Waiting to exhale



An image from ‘Dark Side Of The City’. Photos by Roengrit and Roengchai Kongmuang

The work schedule was gruelling: he had three days to take portraits of 200 villagers. For photographer Roengrit Kongmuang, the task was compounded by the simple act of breathing.

“My nostrils became drier and I felt uncomfortable breathing in and out. I stayed there only two days and I already had a sore throat,” Roengrit recalls of his experience shooting at villages around Mae Moh coal mines and coal-fired power plants in Lampang province, sites of a long and bitter environmental dispute.

“Then I started to wonder how the villagers must have felt. What kind of life is it when you have no choice but to live next to a coal mine and coal-fired power plants? Do consumers in big cities know that in order to for them to have electricity, these villagers need to sacrifice so much?”

The toll of sacrifice stare out from the images. “Dark Side Of The City” is a photo exhibition that is on show at Bangkok Art & Cultural Centre until Sunday, a collaboration between two photographers, Roengrit and his brother Roegnchai, and Thai Climate Justice (TCJ), an NGO advocating clean and renewable energy consumption. At 1pm on Sunday, there will be the screening of the short film Civilai Mai Saard (Dirty Development), which was shot around Mae Moh, followed by a discussion.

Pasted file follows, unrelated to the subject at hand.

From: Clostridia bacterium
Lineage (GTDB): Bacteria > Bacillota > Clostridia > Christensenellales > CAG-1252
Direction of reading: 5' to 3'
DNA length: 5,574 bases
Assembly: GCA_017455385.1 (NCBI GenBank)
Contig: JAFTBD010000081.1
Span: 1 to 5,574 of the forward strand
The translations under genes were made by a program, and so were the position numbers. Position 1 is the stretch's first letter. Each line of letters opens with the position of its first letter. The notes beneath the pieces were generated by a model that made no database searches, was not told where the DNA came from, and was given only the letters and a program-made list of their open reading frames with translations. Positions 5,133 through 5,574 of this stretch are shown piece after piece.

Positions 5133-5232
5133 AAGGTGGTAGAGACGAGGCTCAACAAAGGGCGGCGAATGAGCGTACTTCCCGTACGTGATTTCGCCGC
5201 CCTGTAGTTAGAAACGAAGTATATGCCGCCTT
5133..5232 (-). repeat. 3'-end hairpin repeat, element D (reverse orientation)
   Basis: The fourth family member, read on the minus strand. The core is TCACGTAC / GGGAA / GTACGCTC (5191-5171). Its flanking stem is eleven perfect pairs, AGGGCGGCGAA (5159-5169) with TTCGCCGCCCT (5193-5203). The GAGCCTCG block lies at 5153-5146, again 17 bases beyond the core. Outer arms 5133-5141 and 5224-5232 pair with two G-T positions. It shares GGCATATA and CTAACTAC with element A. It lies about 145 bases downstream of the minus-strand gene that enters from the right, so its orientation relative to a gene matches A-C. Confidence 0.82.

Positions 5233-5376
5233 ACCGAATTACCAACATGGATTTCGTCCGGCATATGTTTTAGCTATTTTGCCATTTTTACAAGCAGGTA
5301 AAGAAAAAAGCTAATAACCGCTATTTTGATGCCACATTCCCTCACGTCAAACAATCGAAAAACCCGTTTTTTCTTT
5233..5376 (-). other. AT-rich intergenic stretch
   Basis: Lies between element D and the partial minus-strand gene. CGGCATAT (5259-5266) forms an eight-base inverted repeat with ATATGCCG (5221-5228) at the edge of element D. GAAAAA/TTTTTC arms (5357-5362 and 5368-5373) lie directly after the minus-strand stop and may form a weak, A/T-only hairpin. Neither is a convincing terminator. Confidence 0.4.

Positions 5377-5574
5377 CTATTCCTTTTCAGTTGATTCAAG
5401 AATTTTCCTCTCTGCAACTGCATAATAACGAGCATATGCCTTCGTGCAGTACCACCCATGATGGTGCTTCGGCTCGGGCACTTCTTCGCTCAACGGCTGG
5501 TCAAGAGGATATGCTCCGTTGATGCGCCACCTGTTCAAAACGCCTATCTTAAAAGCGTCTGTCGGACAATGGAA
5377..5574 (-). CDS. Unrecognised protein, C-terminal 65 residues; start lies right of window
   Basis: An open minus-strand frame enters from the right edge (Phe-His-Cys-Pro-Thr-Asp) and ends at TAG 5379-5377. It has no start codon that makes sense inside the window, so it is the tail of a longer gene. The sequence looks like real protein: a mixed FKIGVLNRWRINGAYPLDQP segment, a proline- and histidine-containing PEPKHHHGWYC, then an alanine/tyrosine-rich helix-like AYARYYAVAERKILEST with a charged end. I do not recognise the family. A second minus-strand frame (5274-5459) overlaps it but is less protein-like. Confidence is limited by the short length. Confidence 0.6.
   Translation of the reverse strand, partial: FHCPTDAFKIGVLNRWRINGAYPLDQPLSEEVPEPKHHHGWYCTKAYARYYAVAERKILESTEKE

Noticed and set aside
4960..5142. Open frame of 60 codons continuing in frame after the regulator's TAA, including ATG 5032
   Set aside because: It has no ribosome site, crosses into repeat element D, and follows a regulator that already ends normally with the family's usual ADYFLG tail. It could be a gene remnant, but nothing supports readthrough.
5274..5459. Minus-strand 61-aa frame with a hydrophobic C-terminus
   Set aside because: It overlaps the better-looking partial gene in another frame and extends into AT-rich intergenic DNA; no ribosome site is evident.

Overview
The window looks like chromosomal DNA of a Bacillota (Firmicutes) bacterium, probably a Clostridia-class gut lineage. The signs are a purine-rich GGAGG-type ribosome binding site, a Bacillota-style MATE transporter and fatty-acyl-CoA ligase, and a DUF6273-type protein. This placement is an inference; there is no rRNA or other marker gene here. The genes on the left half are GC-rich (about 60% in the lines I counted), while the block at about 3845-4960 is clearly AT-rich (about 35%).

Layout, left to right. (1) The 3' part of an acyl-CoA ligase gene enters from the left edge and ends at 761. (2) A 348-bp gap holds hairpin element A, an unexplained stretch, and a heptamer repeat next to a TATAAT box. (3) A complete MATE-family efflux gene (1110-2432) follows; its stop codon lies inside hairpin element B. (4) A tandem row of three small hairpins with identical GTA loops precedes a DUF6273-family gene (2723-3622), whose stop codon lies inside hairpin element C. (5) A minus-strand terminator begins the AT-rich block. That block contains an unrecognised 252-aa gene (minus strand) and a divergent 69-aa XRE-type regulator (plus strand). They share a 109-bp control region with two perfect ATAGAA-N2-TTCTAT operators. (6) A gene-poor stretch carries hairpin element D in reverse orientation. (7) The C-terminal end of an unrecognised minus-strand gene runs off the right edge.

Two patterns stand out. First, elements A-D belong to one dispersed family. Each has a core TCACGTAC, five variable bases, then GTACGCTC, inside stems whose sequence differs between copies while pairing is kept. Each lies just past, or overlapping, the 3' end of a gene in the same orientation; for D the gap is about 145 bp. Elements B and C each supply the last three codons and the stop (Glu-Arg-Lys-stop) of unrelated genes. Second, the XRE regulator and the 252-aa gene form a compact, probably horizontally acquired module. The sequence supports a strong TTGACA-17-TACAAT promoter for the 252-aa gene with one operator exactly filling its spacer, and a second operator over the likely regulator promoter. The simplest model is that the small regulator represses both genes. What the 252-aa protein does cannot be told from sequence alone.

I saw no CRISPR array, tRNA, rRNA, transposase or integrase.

TCJ’s co-ordinator Faikham Harnnarong says that the exhibition, as well as the film, are timely events, especially with the ongoing protest against the planned coal-fired power plant in Krabi.

“The current government and Electricity Generating Authority of Thailand (Egat) have more coal-fired power plant projects in the pipeline, especially the one to be built on the coast of Krabi. We believe the Mae Moh case is a cautionary tale [about the irresponsibility of the authorities]. We hope society will get more information to make informed choices about what kind of energy sources and policies that Thailand needs to embrace,” says Faikham.

An image from ‘Dark Side Of The City’.

She adds that the exhibition seeks to emphasise the contentious proposal by Egat — a “myth” as some believe — that coal is clean and that we need to address the threat of energy security.

“My point is that we have alternative energy, renewable energy which is cleaner, less expensive and in line with the global need to respond to climate change by cutting down on fossil fuel emissions,” says Faikham.

Egat has explained that the coal technology is now clean. But to the activists, it is just “less dirty than it once was”. Faikham adds that our energy policy should seriously look at an option of clean renewable energy.

Roengrit and his brother Roengchai visited Mae Moh district in February to record the life of the people who lived in the smog of the plant. The villagers, Roengrit says, were co-operative, though he also sensed a note of hopelessness.

“I said to them, ‘Please look at the camera lens. I just want to tell the story of your life around the coal-fired power plants to Bangkok residents who consume electricity produced in your hometown’,” Roengrit recalls. “Some villagers laughed, and said many cameramen and reporters had taken their photos and wrote stories about their health problems. I felt speechless. All I could say was I would try my best.”